I haven’t seen anything to suggest that there are lawyers/solicitors involved, but people should be aware of possibilities.

4 Badtux { 12.04.09 at 10:54 am }

Actually, speculation or opinion is *not* protected in the UK if it is deemed to be libelous or intended to lead one to libelous conclusions. “Cavutos” (“Questions” that are in fact intended to lead one to a specific opinion) are protected here in the US, but if you speculate, “Do climate scientists at Cambridge University rape dead cockapoos? Did the chancellor at Cambridge University have sex with sheep?”, expect involvement by CU’s legal department ;).

If, on the other hand, you say “Animal Liberation Front spokeswoman Janet Dogooder stated in a news conference today that the chancellor at Cambridge University had sex with sheep”, followed by a quote from CU’s spokesperson saying exactly the opposite, then you’re in the clear. You’re just reporting the news then, and CU’s recourse is against Janet Dogooder, not against you. Thus why he-said she-said journalism is so prevalent — it basically eliminates all chance of a libel lawsuit coming down against the journalist. This is as true in the US as it is in the UK.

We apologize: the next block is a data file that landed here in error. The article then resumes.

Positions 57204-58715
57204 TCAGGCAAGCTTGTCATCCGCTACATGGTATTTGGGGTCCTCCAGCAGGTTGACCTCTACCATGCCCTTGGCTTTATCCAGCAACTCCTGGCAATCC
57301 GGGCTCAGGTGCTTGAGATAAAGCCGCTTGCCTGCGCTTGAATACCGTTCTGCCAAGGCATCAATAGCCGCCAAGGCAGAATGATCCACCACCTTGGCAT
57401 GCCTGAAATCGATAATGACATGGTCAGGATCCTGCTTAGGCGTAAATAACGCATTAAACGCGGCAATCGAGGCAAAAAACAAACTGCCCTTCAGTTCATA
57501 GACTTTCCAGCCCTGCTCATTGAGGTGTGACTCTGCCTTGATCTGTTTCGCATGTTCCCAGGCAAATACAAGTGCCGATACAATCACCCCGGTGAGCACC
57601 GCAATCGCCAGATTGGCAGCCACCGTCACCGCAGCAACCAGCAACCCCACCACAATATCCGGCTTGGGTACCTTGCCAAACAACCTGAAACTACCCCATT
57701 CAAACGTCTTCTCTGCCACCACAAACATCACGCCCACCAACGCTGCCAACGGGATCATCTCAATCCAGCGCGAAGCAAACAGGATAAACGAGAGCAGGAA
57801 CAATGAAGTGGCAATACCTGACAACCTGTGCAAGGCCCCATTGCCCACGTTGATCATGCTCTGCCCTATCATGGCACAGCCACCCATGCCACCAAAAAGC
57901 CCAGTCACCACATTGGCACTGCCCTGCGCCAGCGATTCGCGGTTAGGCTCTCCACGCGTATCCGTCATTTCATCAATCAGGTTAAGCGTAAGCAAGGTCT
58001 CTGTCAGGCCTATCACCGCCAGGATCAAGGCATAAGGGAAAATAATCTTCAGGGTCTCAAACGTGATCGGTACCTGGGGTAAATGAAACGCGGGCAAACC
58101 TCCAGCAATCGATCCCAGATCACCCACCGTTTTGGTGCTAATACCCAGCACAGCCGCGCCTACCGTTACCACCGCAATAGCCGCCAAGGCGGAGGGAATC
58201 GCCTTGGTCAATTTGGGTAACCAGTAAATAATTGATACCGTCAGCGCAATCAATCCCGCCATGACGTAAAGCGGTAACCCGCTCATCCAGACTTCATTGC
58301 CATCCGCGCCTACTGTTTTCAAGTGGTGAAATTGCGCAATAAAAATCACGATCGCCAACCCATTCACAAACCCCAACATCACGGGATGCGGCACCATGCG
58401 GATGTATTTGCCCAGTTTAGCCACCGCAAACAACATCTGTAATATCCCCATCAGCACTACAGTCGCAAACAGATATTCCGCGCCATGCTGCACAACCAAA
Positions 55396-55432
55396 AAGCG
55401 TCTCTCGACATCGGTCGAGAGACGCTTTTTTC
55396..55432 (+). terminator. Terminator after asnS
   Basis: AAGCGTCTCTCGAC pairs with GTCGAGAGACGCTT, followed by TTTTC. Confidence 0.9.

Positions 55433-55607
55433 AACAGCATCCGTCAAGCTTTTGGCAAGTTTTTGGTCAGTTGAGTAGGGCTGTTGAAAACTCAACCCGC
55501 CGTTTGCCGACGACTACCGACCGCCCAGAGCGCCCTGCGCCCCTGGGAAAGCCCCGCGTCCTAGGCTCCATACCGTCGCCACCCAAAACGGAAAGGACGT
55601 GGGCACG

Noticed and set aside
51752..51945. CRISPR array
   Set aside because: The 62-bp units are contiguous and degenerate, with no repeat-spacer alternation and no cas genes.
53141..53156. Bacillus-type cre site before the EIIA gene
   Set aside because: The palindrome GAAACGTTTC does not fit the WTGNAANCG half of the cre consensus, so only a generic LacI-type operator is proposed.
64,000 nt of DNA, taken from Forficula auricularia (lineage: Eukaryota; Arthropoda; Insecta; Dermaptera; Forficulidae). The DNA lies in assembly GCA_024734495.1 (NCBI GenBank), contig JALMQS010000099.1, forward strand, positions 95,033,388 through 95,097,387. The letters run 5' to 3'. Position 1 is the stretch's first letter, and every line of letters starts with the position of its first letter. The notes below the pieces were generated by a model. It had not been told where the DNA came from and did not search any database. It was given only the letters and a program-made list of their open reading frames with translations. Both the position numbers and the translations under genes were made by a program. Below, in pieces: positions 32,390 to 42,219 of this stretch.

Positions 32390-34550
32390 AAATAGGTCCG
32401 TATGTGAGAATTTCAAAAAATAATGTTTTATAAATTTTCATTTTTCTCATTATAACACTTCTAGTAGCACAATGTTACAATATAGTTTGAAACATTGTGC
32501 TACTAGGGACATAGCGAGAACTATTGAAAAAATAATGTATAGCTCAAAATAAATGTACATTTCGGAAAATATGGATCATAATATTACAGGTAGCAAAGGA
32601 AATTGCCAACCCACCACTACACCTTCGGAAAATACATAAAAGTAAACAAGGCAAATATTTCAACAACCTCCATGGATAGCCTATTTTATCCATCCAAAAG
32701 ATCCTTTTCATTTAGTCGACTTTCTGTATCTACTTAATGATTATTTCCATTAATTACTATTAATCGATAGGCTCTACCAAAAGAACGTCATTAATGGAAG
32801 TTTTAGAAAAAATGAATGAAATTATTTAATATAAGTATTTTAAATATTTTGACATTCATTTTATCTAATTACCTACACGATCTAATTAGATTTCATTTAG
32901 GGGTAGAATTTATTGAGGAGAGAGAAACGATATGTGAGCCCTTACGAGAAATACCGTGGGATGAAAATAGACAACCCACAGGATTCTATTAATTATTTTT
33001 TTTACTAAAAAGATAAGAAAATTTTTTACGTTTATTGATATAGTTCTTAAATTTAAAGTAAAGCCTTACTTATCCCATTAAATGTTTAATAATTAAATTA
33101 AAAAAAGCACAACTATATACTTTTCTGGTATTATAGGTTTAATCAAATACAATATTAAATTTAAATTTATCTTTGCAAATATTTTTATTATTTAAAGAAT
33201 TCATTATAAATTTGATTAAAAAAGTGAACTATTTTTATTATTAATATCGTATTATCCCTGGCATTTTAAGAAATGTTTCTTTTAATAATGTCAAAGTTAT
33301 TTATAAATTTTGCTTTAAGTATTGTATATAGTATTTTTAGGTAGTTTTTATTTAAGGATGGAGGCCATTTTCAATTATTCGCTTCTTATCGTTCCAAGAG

Regarding the international nature of modern corporations, News Corpse owns a lot of stuff in Britain that could be attached in any judgement by a UK court. Probably irresponsible for their Fox News affiliate to be spurting out so much stuff that is clearly libelous of British climate scientists ;).
.-= last blog ..Friday Morning Post-Rock =-.

5 Bryan { 12.04.09 at 3:24 pm }

The only “authoritative source” is the system administrator of the affected server who has the logs, everyone else is just guessing. Without those logs, you don’t even know for certain that any of the e-mails are real.

Actually, Badtux, I was thinking of Rupert when I wrote that, wondering about the possibilities of that source of “deep pockets” for British climate research. That would certainly hurt 😉